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how we acquire language: compelling (not just interesting) input

We know that the study of grammatical rules and vocabulary memorization can be so boring. That’s why many teachers are trying to make their teaching more fun by adding some game activities in their lesson, and/or use fresh graphics in their presentation slides that explain language rules.

This (gamification and fresh graphics) approach is exactly what many language learning apps are trying to do as well (e.g. Duolingo and Babbel). They want to make language learning less boring by using some gamified learning processes and interesting graphics in their applications.

Indeed, gamification can add some fun, and good graphics can be refreshing. But the problem of this approach is basically a sugar-coating approach. It is still a language learning (and all its boring content, like out-of-context grammatical rules and vocabulary memorization) coated with the some games and graphics.

Instead of focusing on making the language content intrinsically interesting in itself, this approach depends on the extrinsic aspects to make the content less boring.

A intrinsically new approach to language education: acquisition

Instead of using some extrinsic tricks, coating, and rewards for motivation, we want to help students completely engaged and stay motivated by using the intrinsic power of the language itself, that is by using great stories, meaningful conversations and cases, and language-rich activities around it.

So, the story, or cases, or conversation and activities we choose for our students have to be interesting, or better: it has to be compelling.

Compelling story/conversation/cases/activity is one that is so meaningful and so powerful, that it can engage us completely into it.

Have you ever been in a moment when you were lost in a story that is so compelling? It’s when our sense of self and sense of time was diminished: Only the story existed. The language faded into the background, and we temporarily forgot that the story was told in another language!

Compelling story/conversation/activity can help establish a flow state. It is when students mental states are fully immersed as they are flowing in a feeling of energized focus, full involvement, and enjoyment in the process.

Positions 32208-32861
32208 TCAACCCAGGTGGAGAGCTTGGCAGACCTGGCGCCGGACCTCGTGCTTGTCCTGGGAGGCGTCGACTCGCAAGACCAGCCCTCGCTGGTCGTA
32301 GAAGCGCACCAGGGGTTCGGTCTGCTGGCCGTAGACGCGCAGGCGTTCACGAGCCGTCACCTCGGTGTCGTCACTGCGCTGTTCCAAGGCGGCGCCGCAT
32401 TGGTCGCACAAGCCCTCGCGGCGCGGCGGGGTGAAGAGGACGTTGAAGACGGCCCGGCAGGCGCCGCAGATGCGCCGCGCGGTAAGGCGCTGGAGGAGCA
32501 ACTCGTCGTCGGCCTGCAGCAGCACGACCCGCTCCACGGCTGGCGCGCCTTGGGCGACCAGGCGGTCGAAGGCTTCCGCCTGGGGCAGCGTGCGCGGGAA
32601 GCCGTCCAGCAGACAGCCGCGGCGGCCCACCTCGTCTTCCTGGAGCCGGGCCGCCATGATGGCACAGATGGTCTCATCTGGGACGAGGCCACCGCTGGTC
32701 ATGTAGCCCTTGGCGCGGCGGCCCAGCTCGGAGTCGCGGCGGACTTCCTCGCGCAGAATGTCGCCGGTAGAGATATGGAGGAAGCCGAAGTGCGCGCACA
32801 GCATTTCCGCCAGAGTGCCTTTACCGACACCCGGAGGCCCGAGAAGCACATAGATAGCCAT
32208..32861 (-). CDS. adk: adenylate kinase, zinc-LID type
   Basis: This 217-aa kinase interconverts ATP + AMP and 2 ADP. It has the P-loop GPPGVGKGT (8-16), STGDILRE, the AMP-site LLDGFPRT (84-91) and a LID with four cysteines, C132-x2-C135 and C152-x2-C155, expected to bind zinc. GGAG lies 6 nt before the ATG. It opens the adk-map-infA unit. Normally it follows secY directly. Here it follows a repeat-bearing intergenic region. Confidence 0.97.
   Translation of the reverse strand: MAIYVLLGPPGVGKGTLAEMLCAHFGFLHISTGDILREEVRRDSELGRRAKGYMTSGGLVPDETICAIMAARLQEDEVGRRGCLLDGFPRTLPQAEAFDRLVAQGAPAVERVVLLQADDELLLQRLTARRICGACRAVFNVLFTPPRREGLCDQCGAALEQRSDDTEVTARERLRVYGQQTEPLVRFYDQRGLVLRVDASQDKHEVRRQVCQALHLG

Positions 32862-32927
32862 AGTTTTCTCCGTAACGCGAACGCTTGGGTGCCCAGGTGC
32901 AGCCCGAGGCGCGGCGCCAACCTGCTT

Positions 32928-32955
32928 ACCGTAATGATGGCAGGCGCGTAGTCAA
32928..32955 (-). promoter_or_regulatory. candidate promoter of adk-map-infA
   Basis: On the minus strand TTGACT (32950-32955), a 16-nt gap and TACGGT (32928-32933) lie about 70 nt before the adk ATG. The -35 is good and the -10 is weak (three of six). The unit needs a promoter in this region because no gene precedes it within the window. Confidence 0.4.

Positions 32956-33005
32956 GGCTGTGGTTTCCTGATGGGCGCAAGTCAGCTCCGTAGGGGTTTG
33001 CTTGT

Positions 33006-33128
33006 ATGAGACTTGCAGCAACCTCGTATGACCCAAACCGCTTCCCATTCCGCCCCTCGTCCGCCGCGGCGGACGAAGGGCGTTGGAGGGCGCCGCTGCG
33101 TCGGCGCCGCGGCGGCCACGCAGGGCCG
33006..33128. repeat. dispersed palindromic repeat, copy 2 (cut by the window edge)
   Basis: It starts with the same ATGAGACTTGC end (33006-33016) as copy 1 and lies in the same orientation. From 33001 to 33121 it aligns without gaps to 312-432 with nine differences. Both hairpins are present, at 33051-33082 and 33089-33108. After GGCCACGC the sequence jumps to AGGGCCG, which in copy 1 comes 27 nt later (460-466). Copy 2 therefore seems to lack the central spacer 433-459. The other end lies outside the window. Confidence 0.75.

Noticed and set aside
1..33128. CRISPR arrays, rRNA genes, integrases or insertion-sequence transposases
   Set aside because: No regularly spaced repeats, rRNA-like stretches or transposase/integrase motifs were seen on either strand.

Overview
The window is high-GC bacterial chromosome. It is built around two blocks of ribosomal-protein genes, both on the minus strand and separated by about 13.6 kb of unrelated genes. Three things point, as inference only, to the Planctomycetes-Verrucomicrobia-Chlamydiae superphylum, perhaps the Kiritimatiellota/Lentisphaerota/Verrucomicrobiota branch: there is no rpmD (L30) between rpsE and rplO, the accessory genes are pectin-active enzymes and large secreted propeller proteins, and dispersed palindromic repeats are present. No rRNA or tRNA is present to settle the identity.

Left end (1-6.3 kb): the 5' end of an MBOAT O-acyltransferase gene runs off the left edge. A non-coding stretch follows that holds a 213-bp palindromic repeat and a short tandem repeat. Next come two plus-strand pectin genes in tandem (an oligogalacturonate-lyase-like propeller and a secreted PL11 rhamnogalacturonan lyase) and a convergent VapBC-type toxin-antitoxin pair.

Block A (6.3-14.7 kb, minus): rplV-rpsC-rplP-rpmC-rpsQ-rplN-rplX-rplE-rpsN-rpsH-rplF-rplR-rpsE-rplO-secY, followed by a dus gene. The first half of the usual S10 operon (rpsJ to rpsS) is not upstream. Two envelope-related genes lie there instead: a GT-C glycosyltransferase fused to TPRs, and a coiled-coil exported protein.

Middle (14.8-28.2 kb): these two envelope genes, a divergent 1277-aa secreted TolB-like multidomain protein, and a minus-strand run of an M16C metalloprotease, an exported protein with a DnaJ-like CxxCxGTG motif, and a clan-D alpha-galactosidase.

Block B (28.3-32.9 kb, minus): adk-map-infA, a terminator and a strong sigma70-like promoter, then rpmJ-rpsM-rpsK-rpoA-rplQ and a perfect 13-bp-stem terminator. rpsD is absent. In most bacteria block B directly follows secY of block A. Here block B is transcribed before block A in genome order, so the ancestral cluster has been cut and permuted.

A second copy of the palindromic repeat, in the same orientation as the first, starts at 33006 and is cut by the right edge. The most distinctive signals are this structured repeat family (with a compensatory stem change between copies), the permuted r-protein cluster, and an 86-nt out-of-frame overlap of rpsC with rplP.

This flow state is the optimal state for our brain to acquire language and knowledge and character. The deeper a flow state we are in, the greater input we can subconsciously acquire.

Vice versa: if our students are not engaged, or not compelled whatsoever, their brain won’t acquire the language. They feel bored, disengaged and thus wander to find another thing that can hook their attention. And if such disengagement happens perpetually, they might filter out and eventually dislike the language entirely (and perhaps they also get labeled as inattentive, unmotivated, talkative, etc.).

The Compelling (not just interesting) Input Hypothesis, Stephen Krashen


is error correction helpful for developing fluency?

“The major, who had been the great fencer, did not believe in bravery, and spent much time while we sat in the machines correcting my grammar. He had complimented me on how I spoke Italian, and we talked together very easily. One day I had said that Italian seemed like such an easy language to me that I could not take a great interest in it; everything was so easy to say. “Ah yes,” the major said, “Why then, do you not take up the use of grammar?” So we took up the use of grammar, and soon Italian was such a difficult language that I was afraid to talk to him until I had the grammar straight in my mind.”

(E. Hemmingway, In Another Country)

Some research shows that when we focus on rules when speaking, we produce less information, and we slow down. This can seriously disrupt conversation. Some people “over-monitor” and are so concerned with grammar and accuracy that speech is slow and even painful to produce as well as to listen to.

So if we want to speak fluently, then over-actively checking everything for grammar before it gets out of our mouth is going to be a hindrance rather than a help. It makes us anxious and it slows down our language production.

One of the primary functions of student output is to let the teacher know where students are in terms of their acquisition. If the teacher notices students having difficulty in speaking with fluency, then the first thing to consider might be to provide them more input so they may acquire and develop greater intuition of the language. Once they begin to feel click with language, they will be able to tap for fluent self-expression.